A Turko-Kurdish axis?
In Turkey, some things are going really bad, while other things are going not that bad. Among the latter, there is Ankara’s historic reconciliation with Kurds, both at home and abroad, which took a bold step forward in Diyarbakır last weekend.
First, a summary of what happened: Two key leaders, the prime minister of Turkey, Tayyip Erdoğan, and the president of the Kurdistan Regional Government of Iraq (KRG), Massoud Barzani, came together to witness the mass wedding of some three hundred couples. (It is a culturally important phenomenon in the region to co-witness a wedding.) In their speeches, they gave powerful messages.
Erdoğan promised a Turkey where “prisons are empty” and “those who are in the mountains come down,” a euphemism for the farewell to arms by the Kurdish guerrillas. Meanwhile Barzani supported the Turkish PM and praised his effort towards “peace and brotherhood.”
An important detail, and a first, was that Erdoğan used the word “Kurdistan,” in reference to the KRG. That is crucial, because many Turks, who are fearful of a would-be Kurdistan inside Turkey, cannot accept there is already a Kurdistan on the other side of the Iraqi border. That is why the state TV, TRT, could not dare to quote Erdoğan accurately and rather opted to censor the word “Kurdistan.” The K word, in other words, is still toxic. But more and more Turks will eventually get used to it.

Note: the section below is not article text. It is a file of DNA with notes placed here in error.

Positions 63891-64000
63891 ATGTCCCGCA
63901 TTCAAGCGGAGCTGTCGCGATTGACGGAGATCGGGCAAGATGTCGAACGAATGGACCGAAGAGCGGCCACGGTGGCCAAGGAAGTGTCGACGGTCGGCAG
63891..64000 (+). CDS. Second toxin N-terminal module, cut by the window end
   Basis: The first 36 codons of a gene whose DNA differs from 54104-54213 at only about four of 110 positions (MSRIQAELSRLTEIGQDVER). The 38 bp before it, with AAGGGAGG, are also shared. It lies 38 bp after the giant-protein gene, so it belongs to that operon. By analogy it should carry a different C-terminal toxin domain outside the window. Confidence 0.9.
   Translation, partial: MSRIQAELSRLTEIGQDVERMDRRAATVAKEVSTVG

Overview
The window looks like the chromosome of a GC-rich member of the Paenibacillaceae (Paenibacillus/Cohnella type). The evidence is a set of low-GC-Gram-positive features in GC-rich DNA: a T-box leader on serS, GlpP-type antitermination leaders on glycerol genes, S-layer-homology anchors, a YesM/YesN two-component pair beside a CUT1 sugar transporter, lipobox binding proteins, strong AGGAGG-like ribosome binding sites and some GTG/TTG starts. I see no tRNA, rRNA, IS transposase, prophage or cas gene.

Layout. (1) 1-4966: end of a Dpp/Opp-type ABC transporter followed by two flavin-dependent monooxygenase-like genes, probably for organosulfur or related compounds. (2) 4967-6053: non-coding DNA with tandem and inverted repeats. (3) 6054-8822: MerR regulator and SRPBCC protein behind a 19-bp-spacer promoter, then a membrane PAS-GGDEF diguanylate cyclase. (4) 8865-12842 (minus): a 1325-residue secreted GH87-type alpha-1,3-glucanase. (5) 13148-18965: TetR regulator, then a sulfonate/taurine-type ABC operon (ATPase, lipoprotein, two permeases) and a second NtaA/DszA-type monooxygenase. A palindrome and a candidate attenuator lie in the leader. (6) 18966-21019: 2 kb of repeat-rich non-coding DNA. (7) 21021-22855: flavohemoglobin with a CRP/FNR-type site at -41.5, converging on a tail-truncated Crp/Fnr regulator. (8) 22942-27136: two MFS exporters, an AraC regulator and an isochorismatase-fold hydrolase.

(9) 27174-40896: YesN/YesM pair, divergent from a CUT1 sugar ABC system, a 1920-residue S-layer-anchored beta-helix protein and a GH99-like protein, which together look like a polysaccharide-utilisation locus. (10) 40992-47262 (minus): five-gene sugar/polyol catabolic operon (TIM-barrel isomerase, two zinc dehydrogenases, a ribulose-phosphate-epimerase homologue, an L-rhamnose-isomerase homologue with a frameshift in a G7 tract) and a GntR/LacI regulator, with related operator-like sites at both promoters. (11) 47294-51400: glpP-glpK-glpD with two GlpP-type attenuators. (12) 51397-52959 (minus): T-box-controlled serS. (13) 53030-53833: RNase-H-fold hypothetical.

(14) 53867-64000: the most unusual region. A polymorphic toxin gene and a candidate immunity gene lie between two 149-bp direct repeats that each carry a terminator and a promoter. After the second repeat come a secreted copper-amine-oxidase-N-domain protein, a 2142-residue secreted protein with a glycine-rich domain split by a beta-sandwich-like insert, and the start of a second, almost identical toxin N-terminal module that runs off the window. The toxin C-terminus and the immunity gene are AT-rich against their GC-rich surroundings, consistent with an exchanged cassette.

Another important detail was Erdoğan, for the first time, visited the offices of the Diyarbakır municipality, which is held by his main political opponent in the region, the Peace and Democracy Party, or the political wing of the armed and outlawed PKK (Kurdistan Workers Party). His handshake with Mayor Osman Baydemir was a sign of peaceful times.
The presence of Şivan Perwer, a popular Kurdish singer who has been living in Europe for more than three decades due to the ban on his songs in his home country, Turkey, was also symbolically important. His songs are known to have inspired many Kurdish youngsters who joined the “guerrillas.”
His return to Turkey, and his support for peace, might encourage the same youngsters to leave arms.
All in all, the Diyarbakır meeting underlined the great transformation in Turkey relating to the Kurds: Ankara, which for decades saw all Kurds, in Turkey or abroad, as a problem, is now willing to see them as an asset. This was a strategic chance first imagined by the late Turgut Özal, who led Turkey in the fateful decade of 1983-1993, but is now realized by the AKP (Justice and Development Party) government. (Other problems with the AKP should not overshadow this progress on Turkey’s most serious issue.)
Of course, the most crucial element in this Kurdish peace process; the deal with the PKK, is not fully realized and is in fact in a fragile state. Voices from both within the PKK and the government accuse each other of not being brave, honest or good willed enough. Yet it is a comforting fact that the ceasefire that was announced at the beginning of this year is still valid. And the weekend in Diyarbakır raised more hope for a truly and consistently peaceful southeast.